The U.S. District Court of Appeals for the District of Columbia has declined to hold an en banc review of a case that overturned the “good reason” requirement of a carry permit in the District of Columbia. (Dave Workman)
The U.S. Court of Appeals for the District of Columbia has handed the District city government another legal slap by declining a request for an en banc hearing on the court’s earlier ruling in Wrenn v. D.C. that struck down the city’s “good reason” requirement to obtain a concealed carry permit.
The strategic win was important for the Second Amendment Foundation, where founder and Executive Vice President Alan Gottlieb observed that, “the court has shown considerable wisdom, and this should help advance the effort to assure reasonable concealed carry for District residents. It represents one more advancement in our effort to win firearms freedom one lawsuit at a time.”
Attorney Alan Gura, representing the plaintiffs — SAF and Brian Wrenn — said in a prepared statement, “Ten years ago, Washington D.C.’s political leadership tried to extinguish Second Amendment rights before the Supreme Court. The result was D.C. v. Heller, a tremendous victory for the rights of all Americans. With the court of appeals again confirming the people’s right to bear arms, Washington, D.C.’s politicians must once again ask themselves whether it makes sense to keep resisting our fundamental rights.”
Now the question arises whether the city will take the case to the U.S. Supreme Court. The city’s track record against Gura and SAF has been pretty dismal, starting with the loss in Heller in 2008 when the high court ruled that the Second Amendment affirms and protects an individual right to own a gun. Prior to that, the gun prohibition lobby had argued the right to keep and bear arms applied only to states for the purpose of forming militias.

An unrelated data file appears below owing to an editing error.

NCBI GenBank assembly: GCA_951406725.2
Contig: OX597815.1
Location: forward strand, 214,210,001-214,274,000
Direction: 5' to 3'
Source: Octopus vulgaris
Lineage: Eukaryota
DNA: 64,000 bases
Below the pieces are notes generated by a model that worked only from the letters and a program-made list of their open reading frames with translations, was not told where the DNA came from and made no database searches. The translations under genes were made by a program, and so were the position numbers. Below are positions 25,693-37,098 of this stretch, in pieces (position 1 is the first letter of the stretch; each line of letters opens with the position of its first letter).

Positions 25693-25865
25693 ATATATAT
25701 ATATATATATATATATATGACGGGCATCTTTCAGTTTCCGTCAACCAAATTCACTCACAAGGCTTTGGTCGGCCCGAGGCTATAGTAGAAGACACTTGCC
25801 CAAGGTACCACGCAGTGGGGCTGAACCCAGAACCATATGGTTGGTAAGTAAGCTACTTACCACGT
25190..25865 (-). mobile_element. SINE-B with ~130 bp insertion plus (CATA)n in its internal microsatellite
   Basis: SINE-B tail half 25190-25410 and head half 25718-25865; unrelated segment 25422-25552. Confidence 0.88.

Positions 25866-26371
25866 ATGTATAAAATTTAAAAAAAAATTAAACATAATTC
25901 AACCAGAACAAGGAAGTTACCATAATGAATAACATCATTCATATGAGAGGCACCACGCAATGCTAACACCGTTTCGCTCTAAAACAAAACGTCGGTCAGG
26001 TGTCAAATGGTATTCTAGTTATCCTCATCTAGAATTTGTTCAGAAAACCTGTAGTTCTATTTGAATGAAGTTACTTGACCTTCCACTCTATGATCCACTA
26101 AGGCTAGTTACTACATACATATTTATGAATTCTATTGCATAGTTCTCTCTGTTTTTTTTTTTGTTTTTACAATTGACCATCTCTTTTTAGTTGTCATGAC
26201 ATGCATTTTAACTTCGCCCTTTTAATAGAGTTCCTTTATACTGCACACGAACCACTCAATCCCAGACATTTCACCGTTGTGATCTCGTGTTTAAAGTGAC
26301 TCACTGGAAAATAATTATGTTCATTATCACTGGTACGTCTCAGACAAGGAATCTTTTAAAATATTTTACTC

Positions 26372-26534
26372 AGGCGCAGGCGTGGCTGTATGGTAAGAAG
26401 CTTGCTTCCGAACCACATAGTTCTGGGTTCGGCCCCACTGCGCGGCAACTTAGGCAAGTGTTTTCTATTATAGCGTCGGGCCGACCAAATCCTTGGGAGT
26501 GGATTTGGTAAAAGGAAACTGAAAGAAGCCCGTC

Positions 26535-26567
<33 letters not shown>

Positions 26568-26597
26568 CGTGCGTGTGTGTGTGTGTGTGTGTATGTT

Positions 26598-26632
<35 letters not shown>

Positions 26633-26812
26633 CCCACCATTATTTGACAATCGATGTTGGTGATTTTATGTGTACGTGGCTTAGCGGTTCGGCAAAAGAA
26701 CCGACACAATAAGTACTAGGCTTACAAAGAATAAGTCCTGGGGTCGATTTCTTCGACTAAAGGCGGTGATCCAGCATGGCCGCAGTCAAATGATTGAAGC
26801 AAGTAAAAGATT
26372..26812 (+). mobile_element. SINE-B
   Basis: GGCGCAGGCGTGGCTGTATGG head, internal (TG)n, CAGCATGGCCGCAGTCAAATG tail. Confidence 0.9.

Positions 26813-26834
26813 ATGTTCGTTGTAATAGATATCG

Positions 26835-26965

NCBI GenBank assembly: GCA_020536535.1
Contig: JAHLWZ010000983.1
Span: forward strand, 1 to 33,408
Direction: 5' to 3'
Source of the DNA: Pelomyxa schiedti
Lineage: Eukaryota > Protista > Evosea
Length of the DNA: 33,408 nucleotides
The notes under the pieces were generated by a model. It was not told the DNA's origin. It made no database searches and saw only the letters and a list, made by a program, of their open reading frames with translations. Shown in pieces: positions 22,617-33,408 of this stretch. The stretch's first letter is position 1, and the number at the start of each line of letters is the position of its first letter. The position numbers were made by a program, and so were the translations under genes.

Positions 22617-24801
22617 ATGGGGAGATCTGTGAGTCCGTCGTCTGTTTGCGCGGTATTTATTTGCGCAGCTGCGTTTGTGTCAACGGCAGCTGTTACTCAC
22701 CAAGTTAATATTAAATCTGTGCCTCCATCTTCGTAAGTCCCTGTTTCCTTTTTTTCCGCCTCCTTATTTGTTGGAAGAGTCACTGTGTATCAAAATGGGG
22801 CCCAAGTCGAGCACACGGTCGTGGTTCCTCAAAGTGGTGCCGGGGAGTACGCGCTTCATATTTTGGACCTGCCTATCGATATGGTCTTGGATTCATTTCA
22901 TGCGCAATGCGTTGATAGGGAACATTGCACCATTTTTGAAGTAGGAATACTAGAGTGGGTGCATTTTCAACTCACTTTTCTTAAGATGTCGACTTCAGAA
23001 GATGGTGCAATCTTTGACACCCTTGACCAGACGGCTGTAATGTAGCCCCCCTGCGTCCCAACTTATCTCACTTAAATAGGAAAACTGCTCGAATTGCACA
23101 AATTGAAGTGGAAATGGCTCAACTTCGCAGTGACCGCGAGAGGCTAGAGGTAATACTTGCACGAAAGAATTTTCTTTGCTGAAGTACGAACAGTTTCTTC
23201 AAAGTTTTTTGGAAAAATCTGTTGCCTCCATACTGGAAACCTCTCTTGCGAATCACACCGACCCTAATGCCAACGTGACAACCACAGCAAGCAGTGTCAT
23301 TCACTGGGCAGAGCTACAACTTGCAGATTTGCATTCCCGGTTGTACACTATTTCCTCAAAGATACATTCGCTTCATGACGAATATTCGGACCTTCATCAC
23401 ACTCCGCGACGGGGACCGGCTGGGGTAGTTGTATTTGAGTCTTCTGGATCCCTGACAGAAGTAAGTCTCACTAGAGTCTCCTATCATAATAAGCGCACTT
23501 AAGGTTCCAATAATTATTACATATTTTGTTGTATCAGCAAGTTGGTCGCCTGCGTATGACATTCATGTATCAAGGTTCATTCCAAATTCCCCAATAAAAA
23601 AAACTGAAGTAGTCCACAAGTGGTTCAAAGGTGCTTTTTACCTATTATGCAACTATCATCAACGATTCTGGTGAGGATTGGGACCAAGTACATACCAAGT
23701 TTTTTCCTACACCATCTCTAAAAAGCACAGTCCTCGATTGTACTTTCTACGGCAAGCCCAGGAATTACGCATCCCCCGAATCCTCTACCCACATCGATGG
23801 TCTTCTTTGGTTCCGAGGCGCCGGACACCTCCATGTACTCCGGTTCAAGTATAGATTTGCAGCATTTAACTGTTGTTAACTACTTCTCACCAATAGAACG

A separate case filed by the National Rifle Association is also covered by Thursday’s decision. That case is known as Grace v. District of Columbia.
NRA’s Chris Cox, executive director of the Institute for Legislative Action, applauded the court’s decision.
“The District’s draconian restrictions on core Second-Amendment rights are out of step with the mainstream protections in the rest of the country, “ Cox said, “and as the D.C. Circuit’s opinion shows, they are equally out of step with our nation’s traditions and fundamental law.”
Gottlieb, currently in Dallas, Texas preparing for this weekend’s 32nd annual Gun Rights Policy Conference, was delighted with the court’s decision to not have an en banc hearing. Not a single judge on the court wanted the hearing, he noted.
In a bizarre turn of events, the anti-gun Everytown for Gun Safety had requested the chance to submit an amicus brief supporting the city’s gun law. The court decided to allow the brief, but then rejected the en banc request.